Thousands to get third dose of Covid vaccine in clinical trial
- Credit: Tolga Akmen/PA Wire/PA Images
A new clinical trial will see thousands of volunteers receive a third jab.
Health secretary Matt Hancock said the Cov-Boost study, led by researchers in Southampton, will provide data on the impact of a third dose on people's immune responses.
In total, 2,886 volunteers will take part and get another dose of the vaccine across 16 sites in England.
The jabs will begin early next month, with initial findings expected in September.
The Department of Health and Social Care said the findings would "help inform decisions by the JCVI on plans for a booster programme from autumn this year".
You may also want to watch:
Mr Hancock said: "We will do everything we can to future-proof this country from pandemics and other threats to our health security, and the data from this world-first clinical trial will help shape the plans for our booster programme later this year."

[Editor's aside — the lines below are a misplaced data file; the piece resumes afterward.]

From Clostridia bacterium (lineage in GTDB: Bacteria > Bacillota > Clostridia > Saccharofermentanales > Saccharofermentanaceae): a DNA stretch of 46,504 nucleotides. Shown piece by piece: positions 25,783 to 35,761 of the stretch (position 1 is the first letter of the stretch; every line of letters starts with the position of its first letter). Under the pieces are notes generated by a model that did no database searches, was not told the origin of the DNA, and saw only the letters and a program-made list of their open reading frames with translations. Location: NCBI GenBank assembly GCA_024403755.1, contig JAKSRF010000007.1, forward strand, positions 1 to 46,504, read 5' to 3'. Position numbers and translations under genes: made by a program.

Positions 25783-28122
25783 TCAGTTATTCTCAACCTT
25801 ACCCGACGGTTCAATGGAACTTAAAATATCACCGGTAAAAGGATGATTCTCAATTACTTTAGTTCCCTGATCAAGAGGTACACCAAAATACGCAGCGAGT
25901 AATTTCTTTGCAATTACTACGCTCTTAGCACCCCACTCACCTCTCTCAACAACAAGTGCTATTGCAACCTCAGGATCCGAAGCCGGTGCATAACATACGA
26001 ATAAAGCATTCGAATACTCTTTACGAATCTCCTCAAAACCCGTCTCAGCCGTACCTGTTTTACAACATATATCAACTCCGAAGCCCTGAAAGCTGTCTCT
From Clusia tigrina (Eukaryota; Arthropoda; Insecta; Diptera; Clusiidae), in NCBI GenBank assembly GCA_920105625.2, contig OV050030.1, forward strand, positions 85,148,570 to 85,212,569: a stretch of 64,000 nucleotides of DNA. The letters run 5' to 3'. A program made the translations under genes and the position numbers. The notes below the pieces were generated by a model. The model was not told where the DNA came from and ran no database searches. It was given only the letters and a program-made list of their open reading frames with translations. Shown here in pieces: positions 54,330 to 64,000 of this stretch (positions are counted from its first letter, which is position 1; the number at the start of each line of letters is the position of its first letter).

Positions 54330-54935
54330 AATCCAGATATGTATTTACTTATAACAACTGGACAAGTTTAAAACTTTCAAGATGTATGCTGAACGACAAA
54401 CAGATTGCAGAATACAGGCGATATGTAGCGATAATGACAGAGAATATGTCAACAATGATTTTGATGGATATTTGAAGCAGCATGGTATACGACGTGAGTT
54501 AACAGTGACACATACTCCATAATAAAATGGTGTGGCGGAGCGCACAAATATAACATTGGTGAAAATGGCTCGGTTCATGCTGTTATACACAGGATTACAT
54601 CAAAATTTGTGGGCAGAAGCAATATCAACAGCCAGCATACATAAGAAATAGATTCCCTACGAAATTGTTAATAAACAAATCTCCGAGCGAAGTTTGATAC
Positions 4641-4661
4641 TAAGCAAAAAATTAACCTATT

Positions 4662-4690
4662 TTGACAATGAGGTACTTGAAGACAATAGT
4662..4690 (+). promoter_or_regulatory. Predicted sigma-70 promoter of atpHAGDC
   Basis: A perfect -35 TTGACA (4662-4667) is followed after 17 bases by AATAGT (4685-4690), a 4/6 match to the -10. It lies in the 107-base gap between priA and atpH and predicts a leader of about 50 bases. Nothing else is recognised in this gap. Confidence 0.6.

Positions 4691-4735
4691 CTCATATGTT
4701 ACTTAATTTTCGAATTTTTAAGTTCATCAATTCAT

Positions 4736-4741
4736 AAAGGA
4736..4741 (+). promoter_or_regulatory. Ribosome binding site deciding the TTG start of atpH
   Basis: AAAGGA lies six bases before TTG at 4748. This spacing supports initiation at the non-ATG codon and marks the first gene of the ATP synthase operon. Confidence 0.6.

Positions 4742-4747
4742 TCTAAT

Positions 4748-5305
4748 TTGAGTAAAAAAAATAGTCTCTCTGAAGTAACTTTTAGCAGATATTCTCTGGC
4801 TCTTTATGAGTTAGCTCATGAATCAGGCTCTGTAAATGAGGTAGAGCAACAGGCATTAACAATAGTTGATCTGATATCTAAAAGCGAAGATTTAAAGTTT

It comes as the health secretary announced at a press conference in Downing Street at 5pm on Wednesday, May 19, that almost 3,000 cases of the Indian coronavirus variant have now been identified in the UK.
- 1 Picture gallery: Spot yourself at Finchingfield 2021 three-legged race
- 2 Blue-green algae proves fatal for Doctor's Pond fish
- 3 Reporter wins award for Uttlesford news articles
- 4 Man admits to causing death by dangerous driving after B184 collision
- 5 M11 targeted in week of motorway protests
- 6 Award for off-duty police officer who saved a man's life
- 7 Felsted collision: Motorcyclist seriously injured
- 8 Be there for seasonal Apple and Bees Day at the Gardens of Easton Lodge
- 9 Pedestrian dies following Dunmow collision
- 10 Spitfires and more... IWM Duxford prepares for 2021 Battle of Britain Air Show
Bolton, Blackburn with Darwen and Bedford have been the main areas where worrying numbers of cases had been identified.
But Mr Hancock said surge testing and extra vaccine supplies would now be deployed in Bedford, Burnley, Hounslow, Kirklees, Leicester and North Tyneside to control the spread of the highly-transmissible strain.
He reminded the public how important it is to be vaccinated as 'the majority' of people in hospital with the variant had not yet had a dose.